Isai Scheinberg Sentenced to Time Served
Public enemy #1 in the Black Friday saga has officially been “brought to justice.” On Wednesday, Isai Scheinberg was officially sentenced in connection to operating an illegal online gambling business in the United States. He faced up to 5 years in prison and millions in fines.
What was ultimately his punishment? Time served and the equivalent of a buy-in for a high roller poker tournament.
Isai Scheinberg Fined $30,000
Most of you already know that Isai Scheinberg has been in custody since January. He returned to the United States and has been under house arrest since that time. Scheinberg had been at large for nearly a decade following the Black Friday indictments. Everyone on the list of defendants has already paid their fines or served their time.
With Scheinberg, many expected some form of major fine at least considering he represented the biggest player. His consistent dodging of authorities also was expected to play into a fine expected to be in the millions.
Isai Scheinberg sentenced to time served and a $30,000 fine from his indictment on Black Friday in 2011. https://t.co/WkPgR77CTC
(H/t to the person who DM’d me the story).
— Kevin Mathers (@Kevmath) September 23, 2020
On September 23rd, Judge Lewis A. Kaplan of the U.S. District Court for the Southern District of New York finally gave out Scheinberg’s punishment. He sentenced him to time served and a $30,000 fine. This can’t even be considered a slap on the wrist considering the amount of money Scheinberg is worth. However, his punishment is due to the way PokerStars handled Black Friday.
PokerStars Actions Played Major Role in Sentence
What ultimately led to the light sentence is the way that PokerStars handled Black Friday. Scheinberg’s lawyer pointed out the good that PokerStars has done since Black Friday. Anyone that has followed the case knows that Full Tilt Poker stiffed players out of a combined $400 million worldwide. PokerStars bought Full Tilt Poker and then repaid the majority of players the money they were owed.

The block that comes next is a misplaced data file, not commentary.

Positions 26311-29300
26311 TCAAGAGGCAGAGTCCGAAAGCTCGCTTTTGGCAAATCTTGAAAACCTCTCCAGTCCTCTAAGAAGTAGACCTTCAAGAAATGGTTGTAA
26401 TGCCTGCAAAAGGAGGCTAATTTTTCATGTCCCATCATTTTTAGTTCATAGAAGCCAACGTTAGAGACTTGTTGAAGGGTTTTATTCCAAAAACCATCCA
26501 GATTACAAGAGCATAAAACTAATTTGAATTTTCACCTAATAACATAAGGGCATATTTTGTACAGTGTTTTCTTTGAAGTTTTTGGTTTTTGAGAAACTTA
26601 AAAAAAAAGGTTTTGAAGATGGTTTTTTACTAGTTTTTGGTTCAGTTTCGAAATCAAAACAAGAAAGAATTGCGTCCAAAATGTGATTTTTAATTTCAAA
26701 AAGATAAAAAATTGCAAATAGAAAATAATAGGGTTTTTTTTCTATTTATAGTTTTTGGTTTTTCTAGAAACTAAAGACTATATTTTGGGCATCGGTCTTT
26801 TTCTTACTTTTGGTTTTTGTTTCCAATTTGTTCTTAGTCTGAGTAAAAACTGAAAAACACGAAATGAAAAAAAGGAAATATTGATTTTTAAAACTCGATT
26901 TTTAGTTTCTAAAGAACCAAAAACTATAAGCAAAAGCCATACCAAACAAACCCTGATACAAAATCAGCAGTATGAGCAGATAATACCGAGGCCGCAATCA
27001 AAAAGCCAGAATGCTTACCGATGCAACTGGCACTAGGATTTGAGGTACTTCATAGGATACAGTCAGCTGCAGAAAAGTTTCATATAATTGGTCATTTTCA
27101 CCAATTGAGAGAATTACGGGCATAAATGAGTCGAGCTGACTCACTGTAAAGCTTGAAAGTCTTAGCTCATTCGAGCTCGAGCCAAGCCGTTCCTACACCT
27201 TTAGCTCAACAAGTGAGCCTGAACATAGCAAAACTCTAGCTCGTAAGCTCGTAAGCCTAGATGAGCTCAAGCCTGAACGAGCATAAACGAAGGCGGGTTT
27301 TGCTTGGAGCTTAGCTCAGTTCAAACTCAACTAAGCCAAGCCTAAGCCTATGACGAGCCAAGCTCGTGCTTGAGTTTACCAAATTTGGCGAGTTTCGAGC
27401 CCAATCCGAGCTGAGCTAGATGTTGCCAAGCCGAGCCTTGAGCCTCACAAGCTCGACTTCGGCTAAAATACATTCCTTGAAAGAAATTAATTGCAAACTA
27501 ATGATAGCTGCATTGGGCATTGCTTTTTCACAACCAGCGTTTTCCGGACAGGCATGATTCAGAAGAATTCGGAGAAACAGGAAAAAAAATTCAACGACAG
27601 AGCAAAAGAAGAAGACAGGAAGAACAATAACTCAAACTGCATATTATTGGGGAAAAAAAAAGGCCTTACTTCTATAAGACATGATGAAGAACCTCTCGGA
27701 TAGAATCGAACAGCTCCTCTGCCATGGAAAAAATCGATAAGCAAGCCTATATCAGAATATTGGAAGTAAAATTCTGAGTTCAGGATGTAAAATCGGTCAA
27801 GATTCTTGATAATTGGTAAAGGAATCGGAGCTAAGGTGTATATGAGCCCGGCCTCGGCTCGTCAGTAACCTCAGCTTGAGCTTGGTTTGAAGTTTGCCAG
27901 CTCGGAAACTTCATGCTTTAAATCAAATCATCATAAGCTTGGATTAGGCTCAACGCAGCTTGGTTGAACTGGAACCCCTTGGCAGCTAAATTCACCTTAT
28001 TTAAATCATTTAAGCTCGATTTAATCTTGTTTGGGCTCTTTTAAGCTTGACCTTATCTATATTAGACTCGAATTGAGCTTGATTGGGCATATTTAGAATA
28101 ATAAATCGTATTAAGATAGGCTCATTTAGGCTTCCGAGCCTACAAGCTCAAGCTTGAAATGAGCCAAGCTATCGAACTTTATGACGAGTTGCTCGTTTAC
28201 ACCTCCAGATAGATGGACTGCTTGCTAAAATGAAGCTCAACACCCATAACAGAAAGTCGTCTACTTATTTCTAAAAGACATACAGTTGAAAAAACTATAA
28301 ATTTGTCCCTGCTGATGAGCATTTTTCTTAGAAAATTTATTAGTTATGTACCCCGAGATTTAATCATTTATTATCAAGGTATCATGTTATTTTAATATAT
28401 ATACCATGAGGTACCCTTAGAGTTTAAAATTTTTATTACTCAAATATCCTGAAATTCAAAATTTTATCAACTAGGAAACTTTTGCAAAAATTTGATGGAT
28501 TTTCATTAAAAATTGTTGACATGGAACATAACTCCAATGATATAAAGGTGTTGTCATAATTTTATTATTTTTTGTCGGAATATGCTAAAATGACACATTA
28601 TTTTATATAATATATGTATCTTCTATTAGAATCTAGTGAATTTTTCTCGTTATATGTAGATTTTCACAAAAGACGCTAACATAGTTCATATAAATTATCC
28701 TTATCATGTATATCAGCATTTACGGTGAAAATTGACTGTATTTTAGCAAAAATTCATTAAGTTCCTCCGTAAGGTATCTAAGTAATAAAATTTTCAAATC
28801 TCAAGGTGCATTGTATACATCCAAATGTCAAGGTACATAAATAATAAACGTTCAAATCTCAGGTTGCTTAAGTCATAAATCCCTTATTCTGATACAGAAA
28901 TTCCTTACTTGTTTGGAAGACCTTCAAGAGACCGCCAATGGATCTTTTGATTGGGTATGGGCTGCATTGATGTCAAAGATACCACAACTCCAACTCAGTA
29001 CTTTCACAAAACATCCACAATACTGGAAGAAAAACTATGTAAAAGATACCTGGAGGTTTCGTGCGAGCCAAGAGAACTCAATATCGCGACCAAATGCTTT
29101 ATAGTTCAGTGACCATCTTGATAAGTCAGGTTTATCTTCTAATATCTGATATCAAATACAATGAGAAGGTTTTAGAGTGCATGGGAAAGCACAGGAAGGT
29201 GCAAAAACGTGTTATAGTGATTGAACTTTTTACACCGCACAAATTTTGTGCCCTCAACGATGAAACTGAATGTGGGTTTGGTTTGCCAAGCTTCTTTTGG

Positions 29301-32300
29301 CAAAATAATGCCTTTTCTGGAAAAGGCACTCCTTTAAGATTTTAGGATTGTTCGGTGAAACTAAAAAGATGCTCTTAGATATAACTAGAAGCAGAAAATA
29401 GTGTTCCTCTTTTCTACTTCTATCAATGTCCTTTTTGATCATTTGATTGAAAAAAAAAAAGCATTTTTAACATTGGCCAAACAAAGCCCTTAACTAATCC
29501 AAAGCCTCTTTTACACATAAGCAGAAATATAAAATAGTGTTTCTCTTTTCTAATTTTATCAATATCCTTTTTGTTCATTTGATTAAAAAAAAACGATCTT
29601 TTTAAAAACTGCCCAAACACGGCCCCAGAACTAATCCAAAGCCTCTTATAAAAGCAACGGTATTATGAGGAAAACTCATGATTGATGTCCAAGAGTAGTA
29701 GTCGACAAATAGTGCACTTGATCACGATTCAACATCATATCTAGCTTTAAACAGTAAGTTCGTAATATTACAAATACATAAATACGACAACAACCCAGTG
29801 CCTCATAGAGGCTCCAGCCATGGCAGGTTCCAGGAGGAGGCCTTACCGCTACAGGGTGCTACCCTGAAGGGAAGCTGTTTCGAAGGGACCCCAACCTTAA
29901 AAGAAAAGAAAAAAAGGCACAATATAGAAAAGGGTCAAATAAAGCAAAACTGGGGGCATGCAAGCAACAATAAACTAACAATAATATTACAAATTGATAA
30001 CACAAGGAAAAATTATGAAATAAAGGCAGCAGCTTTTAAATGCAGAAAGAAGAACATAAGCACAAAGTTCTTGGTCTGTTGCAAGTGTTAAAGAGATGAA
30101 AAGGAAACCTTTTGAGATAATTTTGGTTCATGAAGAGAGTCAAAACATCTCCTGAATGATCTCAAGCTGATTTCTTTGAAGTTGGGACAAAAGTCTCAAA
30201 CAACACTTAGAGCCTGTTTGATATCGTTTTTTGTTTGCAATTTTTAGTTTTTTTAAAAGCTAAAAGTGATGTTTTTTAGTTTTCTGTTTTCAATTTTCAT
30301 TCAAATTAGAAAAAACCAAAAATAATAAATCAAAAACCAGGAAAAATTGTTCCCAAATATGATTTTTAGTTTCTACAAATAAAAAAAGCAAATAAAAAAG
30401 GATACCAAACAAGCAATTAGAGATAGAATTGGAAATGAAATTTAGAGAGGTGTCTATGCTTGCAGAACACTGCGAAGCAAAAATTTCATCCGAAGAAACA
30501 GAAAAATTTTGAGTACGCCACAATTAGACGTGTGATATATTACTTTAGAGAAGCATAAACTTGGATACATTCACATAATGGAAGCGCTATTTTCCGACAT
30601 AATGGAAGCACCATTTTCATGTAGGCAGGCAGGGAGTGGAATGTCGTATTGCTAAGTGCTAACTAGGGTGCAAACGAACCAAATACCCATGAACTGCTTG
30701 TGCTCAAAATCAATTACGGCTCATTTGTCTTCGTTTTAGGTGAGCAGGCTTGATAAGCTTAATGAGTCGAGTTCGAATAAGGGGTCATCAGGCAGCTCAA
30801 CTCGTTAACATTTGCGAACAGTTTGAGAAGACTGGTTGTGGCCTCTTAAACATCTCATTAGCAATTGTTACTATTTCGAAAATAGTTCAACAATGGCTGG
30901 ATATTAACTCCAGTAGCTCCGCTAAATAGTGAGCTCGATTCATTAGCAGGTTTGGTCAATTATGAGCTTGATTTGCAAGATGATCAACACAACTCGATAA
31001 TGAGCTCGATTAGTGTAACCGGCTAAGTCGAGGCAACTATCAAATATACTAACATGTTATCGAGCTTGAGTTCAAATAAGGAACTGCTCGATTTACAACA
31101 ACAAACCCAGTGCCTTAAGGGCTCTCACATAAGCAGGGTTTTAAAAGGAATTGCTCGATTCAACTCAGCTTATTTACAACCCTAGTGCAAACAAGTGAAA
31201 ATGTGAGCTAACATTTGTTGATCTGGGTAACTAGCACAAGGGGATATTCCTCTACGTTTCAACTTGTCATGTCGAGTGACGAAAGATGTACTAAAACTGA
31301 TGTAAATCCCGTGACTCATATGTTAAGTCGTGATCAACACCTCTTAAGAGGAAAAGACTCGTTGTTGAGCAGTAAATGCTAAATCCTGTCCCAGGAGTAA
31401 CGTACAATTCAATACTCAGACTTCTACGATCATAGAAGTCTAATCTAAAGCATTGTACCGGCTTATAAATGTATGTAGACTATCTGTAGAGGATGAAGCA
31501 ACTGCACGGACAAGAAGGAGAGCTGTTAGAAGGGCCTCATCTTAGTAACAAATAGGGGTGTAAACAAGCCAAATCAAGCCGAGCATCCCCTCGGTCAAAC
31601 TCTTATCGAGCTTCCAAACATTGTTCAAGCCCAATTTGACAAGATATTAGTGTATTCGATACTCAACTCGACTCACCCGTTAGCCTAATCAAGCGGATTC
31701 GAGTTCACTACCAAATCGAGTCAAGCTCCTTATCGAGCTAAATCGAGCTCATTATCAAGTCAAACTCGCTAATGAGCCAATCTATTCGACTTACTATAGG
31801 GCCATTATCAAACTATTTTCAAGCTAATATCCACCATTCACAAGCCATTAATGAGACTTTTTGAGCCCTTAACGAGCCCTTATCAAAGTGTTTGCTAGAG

Then there was Absolute Poker and UB. They went bankrupt and didn’t pay any players. Amazingly, PokerStars repaid those players as well as part of the company’s settlement with the United States over Black Friday. AP and UB players had absolutely no shot of getting repaid otherwise.
Exclusive: Isai Scheinberg of @PokerStars Gets Time Served Sentence and $30,000 Fine From #SDNY Judge Lewis Kaplan In Socially Distanced Courtroom, Passport To Be Returned, Good Deeds Including To SDNY Arraignments Part Clerk Described https://t.co/1ZLBacaWMh pic.twitter.com/SXc5dkIs7m
— SDNYLIVE (@sdnylive) September 23, 2020
Scheinberg also read a statement in court that said that he will be haunted by the felony conviction for the rest of his life. All of this led to the Judge issuing the light sentence. Kaplan stated that “I don’t condone what you did but the world is made of fallible people. It was a big mistake but should not ruin what remains of your life.”
After the sentence, Scheinberg issued the following statement: “I am pleased that Judge Kaplan has determined today not to impose a prison sentence in my case. PokerStars played an important role in creating today’s global regulated online poker industry by running an honest and transparent business that always treated its players fairly.
I am particularly proud that in 2011, when PokerStars exited the United States, all of its American players were made whole immediately. Indeed, PokerStars reimbursed millions of players who were owed funds from other online companies that could not or did not repay those players.”
Next Stop for Scheinberg – The Poker Hall of Fame
With the charges of Black Friday now behind him, there’s nothing stopping the WSOP from enshrining Isai Scheinberg into the Poker Hall of Fame. He is the one name that is the most notably absent. One can argue that he forever changed the poker landscape with PokerStars and many of today’s players would not be playing without his influence.
It is well known that the WSOP has not given proper consideration to Scheinberg due to his legal troubles. With those behind him, there’s no reasonable argument not to induct him. It is likely that we will see Scheinberg enshrined the next time that the Poker Hall of Fame inducts more members.